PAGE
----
Cesar Millan has always wanted to play Las Vegas.
Of course, TV’s “Dog Whisperer” has been here before, taping segments with locals and their troubled canines, whether they’re Cirque du Soleil performers or Women’s Correctional Center parolees.
Friday night, however, Millan tries a different Vegas venue: the Palms’ Pearl concert theater, where he’ll present a live version of “Leader of the Pack Live,” sharing his techniques on dealing with common dog misbehaviors.
More than 1,200 local dog owners responded to a call for canines to be featured in Friday’s show. Based on the response, “I can be permanent in Vegas,” Millan jokes in a telephone interview.
Only four or five of those dogs will be chosen for Friday’s live show, however. (They’ll be the only dogs allowed in The Pearl, so audience members should leave their pets at home.)
“Of course I have dogs,” Millan says. “It brings the warm.”
Millan has appeared in casinos from Canada to Singapore, but “this is Vegas,” he says. “It’s not just a casino.”
It’s not just a live show, either.
This “Leader of the Pack” will be recorded as a TV special, to be shown on NatGeo Wild, where the former “Dog Whisperer’s” new series, “Cesar 911,” was recently renewed for a second season.
In addition to live canines, Friday’s Palms show will have live music, Millan says. “Everything that moves your emotions.”
It also boasts an 18-member production team (including “awesome writers,” Millan promises) that has worked on shows such as “The Voice” and Oscar and Emmy telecasts.
“It’s a tight show,” Millan says. “Very smart.”
During Friday’s “Leader of the Pack,” Millan will share his insights into dog behavior, addressing “relevant” problems from “barkers” and “pullers” to “dogs who get fixated on, for example, vacuums. Or pools.”
For such dogs, “it’s not the object, it’s the state of mind” that Millan will explore. “How do you help the dog snap out of it?”
And make no mistake, in Millan’s view, humans are almost always at the root of a dog’s problems.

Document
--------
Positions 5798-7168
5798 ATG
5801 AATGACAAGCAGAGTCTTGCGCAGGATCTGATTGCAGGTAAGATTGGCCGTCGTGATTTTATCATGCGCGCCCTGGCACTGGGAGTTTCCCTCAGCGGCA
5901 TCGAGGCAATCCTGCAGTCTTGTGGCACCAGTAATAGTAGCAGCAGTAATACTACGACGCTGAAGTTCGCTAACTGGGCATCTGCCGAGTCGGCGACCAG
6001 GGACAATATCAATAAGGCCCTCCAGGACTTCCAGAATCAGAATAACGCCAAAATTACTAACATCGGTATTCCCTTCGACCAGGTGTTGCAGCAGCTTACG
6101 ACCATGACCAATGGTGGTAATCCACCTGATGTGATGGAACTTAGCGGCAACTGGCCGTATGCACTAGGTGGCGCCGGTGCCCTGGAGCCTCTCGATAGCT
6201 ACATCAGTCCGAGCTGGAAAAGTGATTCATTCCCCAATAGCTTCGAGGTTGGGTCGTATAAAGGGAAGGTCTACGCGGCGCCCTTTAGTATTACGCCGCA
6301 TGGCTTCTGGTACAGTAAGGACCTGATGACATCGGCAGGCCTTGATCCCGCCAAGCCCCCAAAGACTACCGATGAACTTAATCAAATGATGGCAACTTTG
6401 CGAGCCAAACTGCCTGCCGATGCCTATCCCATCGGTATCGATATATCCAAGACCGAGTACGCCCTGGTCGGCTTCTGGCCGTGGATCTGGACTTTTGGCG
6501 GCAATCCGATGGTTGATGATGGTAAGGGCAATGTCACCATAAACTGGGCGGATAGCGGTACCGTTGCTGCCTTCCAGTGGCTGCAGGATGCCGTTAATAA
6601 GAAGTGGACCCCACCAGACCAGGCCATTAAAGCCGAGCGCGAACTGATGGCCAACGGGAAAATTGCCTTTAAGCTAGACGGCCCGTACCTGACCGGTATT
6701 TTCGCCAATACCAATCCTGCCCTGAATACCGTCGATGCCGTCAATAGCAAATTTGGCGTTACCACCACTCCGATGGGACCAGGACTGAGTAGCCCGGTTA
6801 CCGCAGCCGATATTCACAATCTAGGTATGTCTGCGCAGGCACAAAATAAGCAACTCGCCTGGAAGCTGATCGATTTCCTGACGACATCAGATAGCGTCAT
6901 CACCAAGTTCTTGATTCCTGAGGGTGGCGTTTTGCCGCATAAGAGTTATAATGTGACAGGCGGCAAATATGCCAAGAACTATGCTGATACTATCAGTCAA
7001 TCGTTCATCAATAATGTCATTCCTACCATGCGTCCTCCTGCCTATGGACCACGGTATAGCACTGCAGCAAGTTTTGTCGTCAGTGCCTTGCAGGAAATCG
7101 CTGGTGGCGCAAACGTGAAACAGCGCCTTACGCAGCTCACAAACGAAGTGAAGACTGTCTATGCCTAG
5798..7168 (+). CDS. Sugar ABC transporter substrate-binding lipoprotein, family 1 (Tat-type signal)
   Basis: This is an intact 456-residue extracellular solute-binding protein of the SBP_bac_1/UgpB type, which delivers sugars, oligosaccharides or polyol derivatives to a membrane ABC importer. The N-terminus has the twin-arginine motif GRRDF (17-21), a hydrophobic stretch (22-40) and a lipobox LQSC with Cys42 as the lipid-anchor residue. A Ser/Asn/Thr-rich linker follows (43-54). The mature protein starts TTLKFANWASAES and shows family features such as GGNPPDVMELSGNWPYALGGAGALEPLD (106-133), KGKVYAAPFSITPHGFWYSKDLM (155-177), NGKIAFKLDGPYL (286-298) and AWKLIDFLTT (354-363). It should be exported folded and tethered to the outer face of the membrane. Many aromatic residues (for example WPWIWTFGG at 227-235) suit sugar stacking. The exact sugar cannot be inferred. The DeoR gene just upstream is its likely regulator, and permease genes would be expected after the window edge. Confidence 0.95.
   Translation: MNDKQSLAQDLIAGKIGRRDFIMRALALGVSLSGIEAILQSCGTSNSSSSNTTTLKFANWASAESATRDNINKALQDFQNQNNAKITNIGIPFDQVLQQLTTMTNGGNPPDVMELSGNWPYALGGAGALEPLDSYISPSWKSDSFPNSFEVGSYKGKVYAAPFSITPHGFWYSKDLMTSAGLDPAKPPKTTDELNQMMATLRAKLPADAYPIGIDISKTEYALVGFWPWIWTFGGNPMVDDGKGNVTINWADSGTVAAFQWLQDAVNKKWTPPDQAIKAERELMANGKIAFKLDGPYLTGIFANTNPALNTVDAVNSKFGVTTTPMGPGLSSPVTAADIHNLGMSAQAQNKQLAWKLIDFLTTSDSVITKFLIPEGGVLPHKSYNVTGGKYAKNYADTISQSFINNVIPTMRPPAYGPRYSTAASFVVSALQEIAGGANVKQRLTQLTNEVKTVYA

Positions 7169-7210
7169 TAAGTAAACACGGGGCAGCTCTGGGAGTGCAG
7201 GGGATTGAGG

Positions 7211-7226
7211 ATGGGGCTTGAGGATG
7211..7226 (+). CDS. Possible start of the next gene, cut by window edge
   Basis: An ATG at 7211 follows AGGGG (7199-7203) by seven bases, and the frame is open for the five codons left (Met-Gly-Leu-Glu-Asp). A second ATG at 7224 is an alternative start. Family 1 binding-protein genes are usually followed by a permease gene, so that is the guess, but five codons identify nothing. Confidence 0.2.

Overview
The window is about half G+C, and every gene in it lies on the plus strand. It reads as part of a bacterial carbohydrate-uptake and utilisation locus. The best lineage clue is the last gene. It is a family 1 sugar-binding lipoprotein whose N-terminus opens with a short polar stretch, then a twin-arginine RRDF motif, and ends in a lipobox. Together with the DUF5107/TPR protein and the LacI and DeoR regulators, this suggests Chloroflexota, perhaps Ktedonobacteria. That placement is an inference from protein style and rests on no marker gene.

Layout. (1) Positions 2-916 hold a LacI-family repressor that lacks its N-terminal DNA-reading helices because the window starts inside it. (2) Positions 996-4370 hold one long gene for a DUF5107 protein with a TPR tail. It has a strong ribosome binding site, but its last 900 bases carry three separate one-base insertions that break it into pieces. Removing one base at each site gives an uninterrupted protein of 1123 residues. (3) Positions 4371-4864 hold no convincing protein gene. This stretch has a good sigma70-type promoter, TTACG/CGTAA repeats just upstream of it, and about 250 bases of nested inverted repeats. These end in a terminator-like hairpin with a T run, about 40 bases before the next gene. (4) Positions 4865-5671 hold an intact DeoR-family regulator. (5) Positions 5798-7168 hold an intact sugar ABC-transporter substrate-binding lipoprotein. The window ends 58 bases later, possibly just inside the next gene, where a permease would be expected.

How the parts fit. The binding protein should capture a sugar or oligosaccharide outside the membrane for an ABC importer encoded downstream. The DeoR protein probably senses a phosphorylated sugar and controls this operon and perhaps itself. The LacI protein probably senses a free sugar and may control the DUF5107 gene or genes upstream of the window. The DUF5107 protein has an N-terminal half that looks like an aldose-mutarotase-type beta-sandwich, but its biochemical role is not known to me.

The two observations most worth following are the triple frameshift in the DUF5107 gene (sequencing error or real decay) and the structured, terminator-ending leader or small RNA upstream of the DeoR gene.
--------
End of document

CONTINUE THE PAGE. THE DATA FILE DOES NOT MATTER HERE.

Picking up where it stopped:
“The audience will learn two things,” he says. “Energy — and why leadership is so important.”
After all, “we know political leadership, religious leadership,” Millan says. “But dogs lead America. If you don’t lead a dog, the dog is going to train you.”
Part of the human problem, he suggests, is that dogs — and their owners — are living in “a very confused era,” with humans “thinking as the parent of the dog.”
Take Oprah Winfrey, whom Millan cites “because everybody knows her.”
For Winfrey, her dog Sophie “became a person,” he notes, quoting Winfrey as saying, “ ‘she’s like my daughter.’ ” And the sight of “this powerful woman” being “controlled by fear” illustrates, for Millan that “what we’re living right now is abnormal.”
“If you don’t lead a dog, the dog is going to train you.”
Millan has been communing with canines since his boyhood in Mexico, where he earned the nickname “El Perrero” (which translates as “the dog boy”) while working on his grandfather’s farm.
After coming to the U.S., he established himself as a “dog whisperer,” eventually founding a Dog Psychology Center in Southern California. A Los Angeles Times profile led to a “Dog Whisperer” TV series, which was shown in more than 80 countries around the world during its 2004-12 run.
Asked about his self-taught expertise and subsequent success, “of course I’m surprised,” Millan answers. “Number one, I’m Hispanic.”
Secondly, his “Dog Whisperer” series had “never been done,” he adds, describing his TV show as one that “talks about dogs and entertains people at the same time.”
For all his success, however, Millan also has his critics, some of whom object to training methods that the detractors describe as unscientific, inhumane and characterized by punitive techniques.
“The so-called ‘Dog Whisperer’ makes training look like magic,” dog trainer Anna Jane Grossman has blogged on the Huffington Post website.
“But it’s not. It is science: the science of punishment.”
For Millan, however, his approach “has to do with being an authority figure.”
And he’s nothing if not an authority figure.
“When you go to the doctor, you want the doctor to tell you what’s wrong with you,” Millan says. “When I see a dog, I know exactly what’s wrong — it is the human.”
During Friday’s “Leader of the Pack” show, Millan will explore topics from canine body language to the role that instincts play in shaping behavior — dog and human.
“The TV show makes you a fan,” Millan says.
“But the live show makes you a believer.”
Contact reporter Carol Cling at ccling@ reviewjournal.com or 702-383-0272.